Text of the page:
By such stray allusions we can see into the heart of things down in Galloway during the latter half of the eighteenth century, and no “ State of Agriculture ” is so shrewd and comprehensive as this journal of Mr. William Cuninghame’s. It is indeed fitted to correct some impressions left by the perusal of Mr. Graham’s very admirable but unduly pessimistic volumes on the social life of Scotland in the eighteenth century. Mr. Graham has indeed illu- Social minated all that he has touched, but upon the Qajjo^ay two subjects—religion and the state of the farming classes from 1740 to 1786—an equally convincing book might be written, showing that in Galloway at least (which has always been considered the most backward province of the Lowlands) things were very much better than Mr. Graham would have us believe.

The state of the farms and of the tenants themselves I will come to presently. But the whole relation of these Galloway lairds to their people appears a kindly, a courteous, and even a patriarchal one. Mr. Cuninghame, upon many of his visits, dwells among his tenantry. He is treated as an honoured guest, but by no means bowed down before or flattered. Man to man they meet him. A son of the richest tenant on the estate is called upon to decide the worth of certain grazing privileges, which will be forfeited if the wood in the Duchrae bank is cut down. The young man takes two days to arrive at a decision. We can see him standing, gravely computing what his father and he will lose by the new arrangement—knit brows, bonnet pulled well down, neither anxious to favour the new powers-that-be (who may one day have the letting of a larger farm), nor yet willing to do anything unjust to the interests of his father. He will not “blood the laird.” Neither will he curry favour with him. So after maturest consideration he assesses the damage at two bullocks of the value of five pounds each. And on that basis, without a word the bargain is struck.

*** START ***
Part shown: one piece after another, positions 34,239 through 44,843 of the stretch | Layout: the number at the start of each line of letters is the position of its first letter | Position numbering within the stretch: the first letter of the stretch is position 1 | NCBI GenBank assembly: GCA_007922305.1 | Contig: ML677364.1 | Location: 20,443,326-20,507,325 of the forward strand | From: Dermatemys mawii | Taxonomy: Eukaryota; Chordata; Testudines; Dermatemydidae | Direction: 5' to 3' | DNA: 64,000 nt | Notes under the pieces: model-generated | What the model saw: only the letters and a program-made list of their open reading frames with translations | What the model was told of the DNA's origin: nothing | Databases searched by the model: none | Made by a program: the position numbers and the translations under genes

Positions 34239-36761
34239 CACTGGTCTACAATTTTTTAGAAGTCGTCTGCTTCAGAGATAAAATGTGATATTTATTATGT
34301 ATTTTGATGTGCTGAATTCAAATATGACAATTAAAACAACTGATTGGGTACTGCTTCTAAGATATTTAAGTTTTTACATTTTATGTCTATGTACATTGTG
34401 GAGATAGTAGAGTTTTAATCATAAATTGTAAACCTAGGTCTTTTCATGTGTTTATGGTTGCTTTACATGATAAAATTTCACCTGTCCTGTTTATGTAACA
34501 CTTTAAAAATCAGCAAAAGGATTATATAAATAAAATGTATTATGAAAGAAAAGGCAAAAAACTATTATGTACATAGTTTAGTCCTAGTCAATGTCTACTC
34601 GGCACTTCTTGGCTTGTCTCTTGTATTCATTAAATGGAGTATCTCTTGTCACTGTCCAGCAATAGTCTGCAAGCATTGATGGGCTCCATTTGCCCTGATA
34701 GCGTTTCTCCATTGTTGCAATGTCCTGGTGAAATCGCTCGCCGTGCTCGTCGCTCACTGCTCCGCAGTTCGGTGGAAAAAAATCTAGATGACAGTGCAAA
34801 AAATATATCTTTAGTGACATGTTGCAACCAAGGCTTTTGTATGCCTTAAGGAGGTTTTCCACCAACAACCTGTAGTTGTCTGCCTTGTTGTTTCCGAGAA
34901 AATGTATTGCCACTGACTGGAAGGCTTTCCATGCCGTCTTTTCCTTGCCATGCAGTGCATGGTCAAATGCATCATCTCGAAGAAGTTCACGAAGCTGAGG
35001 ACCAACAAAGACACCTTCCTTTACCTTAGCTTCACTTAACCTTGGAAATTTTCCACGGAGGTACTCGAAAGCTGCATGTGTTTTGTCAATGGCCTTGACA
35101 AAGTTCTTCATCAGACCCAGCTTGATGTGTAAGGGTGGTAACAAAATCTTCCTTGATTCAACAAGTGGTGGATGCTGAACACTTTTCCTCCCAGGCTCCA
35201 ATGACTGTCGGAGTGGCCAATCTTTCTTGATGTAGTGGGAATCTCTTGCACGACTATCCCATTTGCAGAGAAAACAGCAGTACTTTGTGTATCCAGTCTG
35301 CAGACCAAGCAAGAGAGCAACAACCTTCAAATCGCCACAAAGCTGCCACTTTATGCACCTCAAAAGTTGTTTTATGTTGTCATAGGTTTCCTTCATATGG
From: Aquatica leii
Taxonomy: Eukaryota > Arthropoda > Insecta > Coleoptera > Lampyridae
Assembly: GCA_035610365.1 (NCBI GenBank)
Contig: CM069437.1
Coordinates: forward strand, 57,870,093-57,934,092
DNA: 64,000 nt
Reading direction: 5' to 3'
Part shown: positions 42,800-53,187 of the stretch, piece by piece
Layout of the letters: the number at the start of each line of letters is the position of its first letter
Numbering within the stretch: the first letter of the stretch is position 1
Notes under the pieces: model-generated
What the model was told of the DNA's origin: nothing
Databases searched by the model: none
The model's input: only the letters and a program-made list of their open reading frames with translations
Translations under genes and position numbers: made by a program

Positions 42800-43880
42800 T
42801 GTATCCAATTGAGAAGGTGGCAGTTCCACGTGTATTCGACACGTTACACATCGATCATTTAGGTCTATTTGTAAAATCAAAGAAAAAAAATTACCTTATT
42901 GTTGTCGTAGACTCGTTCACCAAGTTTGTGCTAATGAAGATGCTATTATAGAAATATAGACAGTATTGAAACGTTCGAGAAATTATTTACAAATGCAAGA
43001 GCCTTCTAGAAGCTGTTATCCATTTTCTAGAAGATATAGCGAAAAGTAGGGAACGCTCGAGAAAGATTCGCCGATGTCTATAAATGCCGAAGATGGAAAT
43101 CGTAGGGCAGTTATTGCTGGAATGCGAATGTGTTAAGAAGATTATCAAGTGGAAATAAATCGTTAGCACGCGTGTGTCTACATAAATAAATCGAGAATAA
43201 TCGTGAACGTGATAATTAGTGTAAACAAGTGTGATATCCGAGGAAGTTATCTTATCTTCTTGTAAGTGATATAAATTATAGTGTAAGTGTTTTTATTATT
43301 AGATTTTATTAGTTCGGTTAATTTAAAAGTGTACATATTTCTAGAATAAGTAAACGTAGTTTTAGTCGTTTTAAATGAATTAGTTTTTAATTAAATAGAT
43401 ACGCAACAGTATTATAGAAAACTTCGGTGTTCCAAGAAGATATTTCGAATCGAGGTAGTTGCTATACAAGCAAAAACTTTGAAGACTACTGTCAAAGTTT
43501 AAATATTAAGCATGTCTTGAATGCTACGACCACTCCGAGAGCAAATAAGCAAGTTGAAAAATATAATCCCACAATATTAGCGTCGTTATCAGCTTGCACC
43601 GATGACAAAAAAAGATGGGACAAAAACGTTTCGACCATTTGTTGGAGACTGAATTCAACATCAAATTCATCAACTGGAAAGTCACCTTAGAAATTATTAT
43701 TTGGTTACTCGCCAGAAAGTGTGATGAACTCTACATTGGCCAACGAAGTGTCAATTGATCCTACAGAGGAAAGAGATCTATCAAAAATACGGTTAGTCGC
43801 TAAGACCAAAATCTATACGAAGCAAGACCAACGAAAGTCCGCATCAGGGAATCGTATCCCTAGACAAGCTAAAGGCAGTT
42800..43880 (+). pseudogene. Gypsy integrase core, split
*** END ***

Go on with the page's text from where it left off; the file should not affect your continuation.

In spite of the business-like sentences of the record we can see the young man meditating how to do justice, and the keen eyes of the old Tobacco Lord, man of affairs, triple laird, watching him with a kind of pleasure.

We can almost hear him say, “I wish I had had that young man in Virginia. I could have made something of him.”

Here is his own account of the matter.

“Having been applyed to by an English company through Mr. Livingston of Airds, whose woods they are presently cutting, to know if I would sell them such woods as I inclined to cutt, I made answer that as my wood of Duchbrae Bank was of a proper age for cutting I inclined to sell it. But as damages must be paid the Tenant, for the liberty of cutting, burning, carrying away and haining the woods afterwards, during the remainder of his Tack (and as I always incline to do all my business with the partie I have to do with, without troubling a third) I aplyed to the Tenant, William McConochie, a young man, son of James (McConochie), who is the richest tenant on the estate, to know what I must allow, desiring him to think of it and to inform me. He accordingly, after two days’ consideration, informed me he reckoned the ground was equal to the maintainance of two Bullocks through the year, which he valued at 5 guineas yearly, upon which terms I might proceed to sell, cutt, etc., when I pleased. Less he could not take, as the shelter of the woods through the winter, with the food therein, was of importance to his cattle.”